Early Medical Retirement under FERS: Acceptability

At what point does it NOT become so?  Whether in marriage; in a job or career (is there such a distinction, these days?); or of life in general.  Is it the point where stress meets up with one’s desire and hope for a pictured future?  Does acceptability vary — is it different depending upon social class, background, level of education or even of cultural heritage?  Or, as with so many things — is knowledge or ignorance (the corollary between the two) what determines acceptability?

In other words, if a person has only known a certain X-standard of living, and has never been exposed to Y-standard of conditions, is it the lack of knowledge which accounts for acceptability of living conditions, or can we be content despite possessing such knowledge?

Unrest in modernity around the universe is often attributed by sociologists as indicated by the level of the shrinking globe — that, through the Internet, people everywhere are aware of everything, including the unacceptability of their own circumstances, and thus resulting in a universal sense of unease and unrest.

For Federal employees and U.S. Postal workers who suffer from a medical condition such that the medical condition prevents the Federal or Postal employee from performing one or more of the essential elements of one’s Federal or Postal positional duties, the level of acceptability is often when the juncture between pain and illness, and the tolerance for such where “living life” is barely bearable, meet and collide.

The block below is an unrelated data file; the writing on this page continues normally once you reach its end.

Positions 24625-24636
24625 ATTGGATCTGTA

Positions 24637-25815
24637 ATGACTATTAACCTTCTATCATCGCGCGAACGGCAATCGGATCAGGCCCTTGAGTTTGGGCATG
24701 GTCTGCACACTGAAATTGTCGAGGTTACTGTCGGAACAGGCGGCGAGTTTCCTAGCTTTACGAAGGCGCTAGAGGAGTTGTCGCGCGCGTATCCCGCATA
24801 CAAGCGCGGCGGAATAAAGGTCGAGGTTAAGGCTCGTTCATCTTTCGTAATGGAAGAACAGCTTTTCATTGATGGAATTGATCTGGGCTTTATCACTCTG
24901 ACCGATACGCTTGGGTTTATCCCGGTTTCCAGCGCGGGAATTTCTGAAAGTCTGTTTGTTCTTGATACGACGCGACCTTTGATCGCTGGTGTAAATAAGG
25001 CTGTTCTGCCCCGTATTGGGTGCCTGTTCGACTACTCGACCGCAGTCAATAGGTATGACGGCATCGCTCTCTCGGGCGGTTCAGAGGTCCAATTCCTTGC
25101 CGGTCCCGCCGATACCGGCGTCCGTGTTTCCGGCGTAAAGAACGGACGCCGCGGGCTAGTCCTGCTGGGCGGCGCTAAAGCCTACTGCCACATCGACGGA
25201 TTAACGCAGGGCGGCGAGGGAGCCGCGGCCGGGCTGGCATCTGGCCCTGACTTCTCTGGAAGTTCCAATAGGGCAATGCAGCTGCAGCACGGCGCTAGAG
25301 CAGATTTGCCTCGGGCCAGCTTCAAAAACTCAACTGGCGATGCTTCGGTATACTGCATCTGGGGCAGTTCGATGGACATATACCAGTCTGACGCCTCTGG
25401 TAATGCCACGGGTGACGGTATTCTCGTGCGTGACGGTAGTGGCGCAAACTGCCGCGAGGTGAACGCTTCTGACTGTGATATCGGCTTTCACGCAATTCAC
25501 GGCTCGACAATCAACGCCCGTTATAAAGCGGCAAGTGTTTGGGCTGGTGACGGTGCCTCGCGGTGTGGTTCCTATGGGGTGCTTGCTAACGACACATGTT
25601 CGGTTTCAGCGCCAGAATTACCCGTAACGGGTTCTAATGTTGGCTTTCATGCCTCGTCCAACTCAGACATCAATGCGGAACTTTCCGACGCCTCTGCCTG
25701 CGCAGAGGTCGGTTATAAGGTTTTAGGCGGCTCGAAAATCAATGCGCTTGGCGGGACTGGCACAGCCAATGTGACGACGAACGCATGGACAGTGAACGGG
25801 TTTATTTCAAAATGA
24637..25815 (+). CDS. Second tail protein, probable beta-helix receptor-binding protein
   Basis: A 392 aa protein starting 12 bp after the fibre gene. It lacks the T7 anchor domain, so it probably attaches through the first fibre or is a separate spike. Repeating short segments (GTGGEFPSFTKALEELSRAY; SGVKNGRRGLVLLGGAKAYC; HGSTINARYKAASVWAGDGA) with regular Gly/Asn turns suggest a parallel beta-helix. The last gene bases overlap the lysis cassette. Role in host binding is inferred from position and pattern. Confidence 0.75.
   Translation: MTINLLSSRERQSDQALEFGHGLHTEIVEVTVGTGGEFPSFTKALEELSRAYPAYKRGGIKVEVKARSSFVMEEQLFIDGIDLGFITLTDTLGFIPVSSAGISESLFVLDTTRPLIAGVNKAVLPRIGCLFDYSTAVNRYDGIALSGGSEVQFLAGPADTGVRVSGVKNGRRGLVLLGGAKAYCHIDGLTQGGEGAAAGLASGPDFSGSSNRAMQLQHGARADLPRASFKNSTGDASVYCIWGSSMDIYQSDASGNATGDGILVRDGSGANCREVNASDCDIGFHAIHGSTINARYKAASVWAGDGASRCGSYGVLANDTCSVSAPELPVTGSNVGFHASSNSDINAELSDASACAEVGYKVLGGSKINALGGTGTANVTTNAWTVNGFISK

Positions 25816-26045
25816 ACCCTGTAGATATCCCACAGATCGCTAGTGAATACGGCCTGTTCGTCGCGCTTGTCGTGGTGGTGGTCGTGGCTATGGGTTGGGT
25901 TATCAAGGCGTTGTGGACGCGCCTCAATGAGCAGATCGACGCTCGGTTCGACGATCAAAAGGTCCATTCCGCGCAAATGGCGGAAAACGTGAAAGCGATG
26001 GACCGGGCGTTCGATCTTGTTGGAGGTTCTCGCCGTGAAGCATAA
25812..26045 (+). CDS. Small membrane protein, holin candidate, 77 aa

Consider filing for Federal Disability Retirement benefits under FERS, and consult with an OPM Attorney who specializes in Federal Disability Retirement, less acceptability turns into a morose sense of despair where even the weekends are barely tolerable.

Sincerely,

Robert R. McGill, Esquire

 

Federal Employee Disability Benefits: Philosophy of Life

Is it necessary to have one?  Does one ever begin this process of organic expansion with a conceptual paradigm which encapsulated the activities, movements, thought-processes and decision-making judgments that, in their aggregate, define a person’s “Philosophy of Life”?  And if we all have one, when did we subscribe to it, create it or “own” it?  Or is it all just some pithy mandate which we follow — you know, some line here or there that we picked up, either from a book, a movie, some T.V. serial, or even from some bartender who likes to mete out wisps of wisdom to those half drunk?

“Joe’s philosophy of life is to never trust anyone.”  Or: “Kim — she just believes that you should finish whatever you began.”

Of course, if you went to college and took that “Introductory Philosophy” course, you received a Reader’s Digest version of various philosophers, and perhaps came upon Seneca, the Roman Stoic, whose attempt to bifurcate the physical world from one’s inner soul has become popularized in modernity; and perhaps there are those who have grasped upon a coherent or systematic philosophical paradigm such that one actually possesses a “philosophy of life” —but few of us are organized enough to have that and, even if we did, how many of us actually follow our own philosophy of life?